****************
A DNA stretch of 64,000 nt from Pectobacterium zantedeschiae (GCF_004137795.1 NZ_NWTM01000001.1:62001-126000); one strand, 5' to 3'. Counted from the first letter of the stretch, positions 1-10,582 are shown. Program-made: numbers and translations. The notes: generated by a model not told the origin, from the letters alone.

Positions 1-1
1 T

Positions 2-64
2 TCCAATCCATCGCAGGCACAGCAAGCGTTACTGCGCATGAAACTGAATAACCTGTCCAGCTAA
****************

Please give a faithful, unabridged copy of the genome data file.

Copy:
A DNA stretch of 64,000 nt from Pectobacterium zantedeschiae (GCF_004137795.1 NZ_NWTM01000001.1:62001-126000); one strand, 5' to 3'. Counted from the first letter of the stretch, positions 1-10,582 are shown. Program-made: numbers and translations. The notes: generated by a model not told the origin, from the letters alone.

Positions 1-1
1 T

Positions 2-64
2 TCCAATCCATCGCAGGCACAGCAAGCGTTACTGCGCATGAAACTGAATAACCTGTCCAGCTAA